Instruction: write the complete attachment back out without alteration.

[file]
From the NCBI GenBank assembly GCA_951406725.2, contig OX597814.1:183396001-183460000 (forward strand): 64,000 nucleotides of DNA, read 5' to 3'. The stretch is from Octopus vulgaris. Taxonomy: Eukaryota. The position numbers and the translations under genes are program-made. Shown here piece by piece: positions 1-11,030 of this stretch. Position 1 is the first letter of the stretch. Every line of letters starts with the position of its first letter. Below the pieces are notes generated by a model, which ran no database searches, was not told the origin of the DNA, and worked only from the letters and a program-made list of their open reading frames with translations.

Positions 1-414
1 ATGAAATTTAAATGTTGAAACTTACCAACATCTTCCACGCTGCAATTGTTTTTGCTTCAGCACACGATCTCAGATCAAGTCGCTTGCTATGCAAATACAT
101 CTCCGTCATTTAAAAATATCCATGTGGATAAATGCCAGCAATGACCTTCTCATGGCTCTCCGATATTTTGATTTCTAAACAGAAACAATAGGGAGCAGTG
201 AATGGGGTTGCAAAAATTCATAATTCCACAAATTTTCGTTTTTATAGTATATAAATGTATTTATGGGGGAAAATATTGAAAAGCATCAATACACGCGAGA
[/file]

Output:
From the NCBI GenBank assembly GCA_951406725.2, contig OX597814.1:183396001-183460000 (forward strand): 64,000 nucleotides of DNA, read 5' to 3'. The stretch is from Octopus vulgaris. Taxonomy: Eukaryota. The position numbers and the translations under genes are program-made. Shown here piece by piece: positions 1-11,030 of this stretch. Position 1 is the first letter of the stretch. Every line of letters starts with the position of its first letter. Below the pieces are notes generated by a model, which ran no database searches, was not told the origin of the DNA, and worked only from the letters and a program-made list of their open reading frames with translations.

Positions 1-414
1 ATGAAATTTAAATGTTGAAACTTACCAACATCTTCCACGCTGCAATTGTTTTTGCTTCAGCACACGATCTCAGATCAAGTCGCTTGCTATGCAAATACAT
101 CTCCGTCATTTAAAAATATCCATGTGGATAAATGCCAGCAATGACCTTCTCATGGCTCTCCGATATTTTGATTTCTAAACAGAAACAATAGGGAGCAGTG
201 AATGGGGTTGCAAAAATTCATAATTCCACAAATTTTCGTTTTTATAGTATATAAATGTATTTATGGGGGAAAATATTGAAAAGCATCAATACACGCGAGA